Short Report - Special Collection: Innovative educational methods for FM training in Africa

Development of entrustable professional activities for family medicine in South Africa

Robert Mash, Louis Jenkins, Mergan Naidoo
African Journal of Primary Health Care & Family Medicine | Vol 16, No 1 | a4483 | DOI: https://doi.org/10.4102/phcfm.v16i1.4483 | © 2024 Robert Mash, Louis Jenkins, Mergan Naidoo | This work is licensed under CC Attribution 4.0
Submitted: 02 February 2024 | Published: 29 March 2024

About the author(s)

Robert Mash, Department of Family and Emergency Medicine, Faculty of Medicine and Health Sciences, Stellenbosch University, Cape Town, South Africa
Louis Jenkins, Department of Family and Emergency Medicine, Faculty of Medicine and Health Sciences, Stellenbosch University, Cape Town, South Africa; Department of Primary Health Care Directorate, Family Community and Emergency Care, Faculty of Health Sciences, University of Cape Town, Cape Town, South Africa; and Department of Family and Emergency Medicine, George Hospital, Western Cape Department of Health, George, South Africa
Mergan Naidoo, Department of Family Medicine, College of Health Sciences, University of KwaZulu-Natal, Durban, South Africa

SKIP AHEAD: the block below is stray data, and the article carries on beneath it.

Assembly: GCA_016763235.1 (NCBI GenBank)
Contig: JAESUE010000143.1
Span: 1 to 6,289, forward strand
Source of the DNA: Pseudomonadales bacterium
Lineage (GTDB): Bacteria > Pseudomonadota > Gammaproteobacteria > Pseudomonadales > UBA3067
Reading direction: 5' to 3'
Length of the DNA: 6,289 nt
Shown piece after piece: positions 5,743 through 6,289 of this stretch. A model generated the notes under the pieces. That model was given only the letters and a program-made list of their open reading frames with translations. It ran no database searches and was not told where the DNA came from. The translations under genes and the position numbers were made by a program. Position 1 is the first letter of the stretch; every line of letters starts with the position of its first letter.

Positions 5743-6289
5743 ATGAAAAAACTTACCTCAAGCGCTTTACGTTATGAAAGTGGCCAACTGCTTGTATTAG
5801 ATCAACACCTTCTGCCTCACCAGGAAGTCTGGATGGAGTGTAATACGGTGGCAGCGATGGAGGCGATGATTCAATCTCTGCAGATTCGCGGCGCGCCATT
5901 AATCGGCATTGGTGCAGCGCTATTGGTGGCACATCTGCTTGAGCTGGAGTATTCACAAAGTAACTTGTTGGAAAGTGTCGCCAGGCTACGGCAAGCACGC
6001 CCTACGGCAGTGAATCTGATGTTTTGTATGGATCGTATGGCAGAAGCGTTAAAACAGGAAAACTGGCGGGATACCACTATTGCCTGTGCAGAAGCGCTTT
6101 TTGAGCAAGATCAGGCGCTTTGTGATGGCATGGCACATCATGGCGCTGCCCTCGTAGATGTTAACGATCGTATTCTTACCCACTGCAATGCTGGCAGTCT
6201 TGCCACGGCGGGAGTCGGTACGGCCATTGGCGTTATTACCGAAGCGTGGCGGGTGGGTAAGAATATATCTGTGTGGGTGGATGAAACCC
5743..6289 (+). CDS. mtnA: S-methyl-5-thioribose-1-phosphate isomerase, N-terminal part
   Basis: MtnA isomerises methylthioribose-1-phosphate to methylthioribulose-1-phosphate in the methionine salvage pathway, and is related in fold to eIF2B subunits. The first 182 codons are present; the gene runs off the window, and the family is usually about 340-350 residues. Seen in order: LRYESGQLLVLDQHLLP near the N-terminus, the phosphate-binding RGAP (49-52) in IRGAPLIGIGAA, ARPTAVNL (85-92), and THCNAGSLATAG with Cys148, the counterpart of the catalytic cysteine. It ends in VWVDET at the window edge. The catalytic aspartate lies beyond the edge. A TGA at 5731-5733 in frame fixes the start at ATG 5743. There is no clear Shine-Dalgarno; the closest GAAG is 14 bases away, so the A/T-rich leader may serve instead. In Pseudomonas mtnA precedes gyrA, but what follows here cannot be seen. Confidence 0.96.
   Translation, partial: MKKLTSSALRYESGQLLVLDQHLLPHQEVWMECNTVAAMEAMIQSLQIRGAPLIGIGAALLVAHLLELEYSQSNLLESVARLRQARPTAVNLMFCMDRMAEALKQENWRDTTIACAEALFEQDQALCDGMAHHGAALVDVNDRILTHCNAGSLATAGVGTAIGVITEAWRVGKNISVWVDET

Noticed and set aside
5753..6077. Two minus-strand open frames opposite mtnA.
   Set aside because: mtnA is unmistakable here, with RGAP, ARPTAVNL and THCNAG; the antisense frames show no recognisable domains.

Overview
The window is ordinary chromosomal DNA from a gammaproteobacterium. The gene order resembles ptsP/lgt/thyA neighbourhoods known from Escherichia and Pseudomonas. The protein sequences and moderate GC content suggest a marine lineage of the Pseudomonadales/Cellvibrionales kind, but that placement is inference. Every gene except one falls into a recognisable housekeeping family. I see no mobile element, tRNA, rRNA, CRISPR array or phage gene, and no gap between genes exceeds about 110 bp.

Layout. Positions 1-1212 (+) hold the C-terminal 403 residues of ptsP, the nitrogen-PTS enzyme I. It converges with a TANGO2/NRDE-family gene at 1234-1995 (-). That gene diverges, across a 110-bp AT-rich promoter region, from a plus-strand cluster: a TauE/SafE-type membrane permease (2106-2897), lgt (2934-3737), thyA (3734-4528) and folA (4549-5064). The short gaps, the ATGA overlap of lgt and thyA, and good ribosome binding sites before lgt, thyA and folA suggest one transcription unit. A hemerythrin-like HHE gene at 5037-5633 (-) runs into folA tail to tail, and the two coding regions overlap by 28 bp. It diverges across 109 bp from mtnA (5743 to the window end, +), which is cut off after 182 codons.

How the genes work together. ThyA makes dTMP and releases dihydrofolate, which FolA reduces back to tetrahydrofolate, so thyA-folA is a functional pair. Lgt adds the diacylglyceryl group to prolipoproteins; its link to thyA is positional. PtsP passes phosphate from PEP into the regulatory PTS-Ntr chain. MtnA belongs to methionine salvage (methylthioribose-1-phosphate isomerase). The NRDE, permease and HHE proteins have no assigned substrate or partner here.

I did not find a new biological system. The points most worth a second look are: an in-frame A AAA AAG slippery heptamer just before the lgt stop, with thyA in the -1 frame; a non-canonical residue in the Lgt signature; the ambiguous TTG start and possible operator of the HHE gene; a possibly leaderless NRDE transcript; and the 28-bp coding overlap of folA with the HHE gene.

Abstract

South Africa is undergoing a significant shift towards implementing enhanced workplace-based assessment methodologies across various specialist training programmes, including family medicine. This paradigm involves the evaluation of Entrustable Professional Activities (EPAs) through comprehensive portfolios of evidence, which a local and national clinical competency committee then assesses. The initial phase of this transformative journey entails the meticulous development of EPAs rooted in discrete units of work. Each EPA delineates the registrar’s level of entrustment for autonomous practice, along with the specific supervision requirements. This concise report details the collaborative effort within the discipline of family medicine in South Africa, culminating in the consensus formation of 22 meticulously crafted EPAs for postgraduate family medicine training. The article intricately outlines the systematic structuring and rationale behind the EPAs, elucidating the iterative process employed in their development. Notably, this marks a groundbreaking milestone as the first comprehensive documentation of EPAs nationally for family medicine training in Africa.

Keywords

entrustable professional activities; family medicine; South Africa; postgraduate; training.

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